A polariscope is two polarizers that are turned so that they block the light from behind. Transparent items, especially plastics, exhibit color bands when they are positioned between the plates. These bands and fringes are interesting as they are, but can also be used as components in other digital creations, similar to the way flames are used to create “Fiery Effects”.
LCD displays have a liquid crystal fluid between two polarized plates. These plates can be removed and used to make a polariscope. You can also photograph the patterns by using just one plate along with a polarizing filter on the camera.
Step 1: Materials Needed
Some single edge razor blades or thin knife blade.
Screwdrivers for removing the screen.
A light source to use with the polarizer screens. I used the screen of a discarded LED TV set.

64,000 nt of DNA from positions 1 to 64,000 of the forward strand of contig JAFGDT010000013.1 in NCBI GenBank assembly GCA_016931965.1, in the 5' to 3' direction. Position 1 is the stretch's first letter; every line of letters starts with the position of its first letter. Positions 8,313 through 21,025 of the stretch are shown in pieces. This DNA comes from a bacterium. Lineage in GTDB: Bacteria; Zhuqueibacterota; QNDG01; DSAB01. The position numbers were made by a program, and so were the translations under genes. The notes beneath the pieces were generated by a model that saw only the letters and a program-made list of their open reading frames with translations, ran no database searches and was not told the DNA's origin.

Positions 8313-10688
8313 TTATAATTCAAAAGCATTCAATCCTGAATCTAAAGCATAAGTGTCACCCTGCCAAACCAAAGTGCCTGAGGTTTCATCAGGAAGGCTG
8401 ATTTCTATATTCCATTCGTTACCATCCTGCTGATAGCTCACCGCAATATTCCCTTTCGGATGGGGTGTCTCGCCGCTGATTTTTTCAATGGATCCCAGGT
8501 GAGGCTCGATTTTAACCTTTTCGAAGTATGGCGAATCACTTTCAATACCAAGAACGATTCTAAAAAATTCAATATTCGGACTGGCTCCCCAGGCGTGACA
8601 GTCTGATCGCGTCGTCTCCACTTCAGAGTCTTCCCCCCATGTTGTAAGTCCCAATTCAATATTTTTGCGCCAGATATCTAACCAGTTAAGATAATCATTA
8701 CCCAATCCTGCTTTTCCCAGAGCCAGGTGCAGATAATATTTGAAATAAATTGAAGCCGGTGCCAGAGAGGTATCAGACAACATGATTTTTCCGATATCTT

Photo 1 shows the screen and the tools you need.
Step 2: Remove the Screen
Photo 2 shows two screen assemblies, the front of one and the back of another.
Step 3: Separate the Two Polarizer Sheets
Photo 4 shows how the sheets are held together by a white, rubbery, glue that needs to be softened by heat before you can insert a knife blade in there to separate the sheets.
Photo 5 shows how you slide a blade along the space between the sheets, being careful not to go too fast or separate them too far. It is easy to crack one of the glass polarizer sheets. The fluid between the sheets can be easily washed away once the sheets are separated.
Step 4: Clean Up the Polarizer Sheets
Step 5: Arrangment
Step 6: Take Some Pictures
Step 7: Final Thoughts
This project can work just fine with a piece of milky plexiglass and a panlight for the light source.
I don't have a price list for any of this because this project arose from messing with monitors and materials from the alley.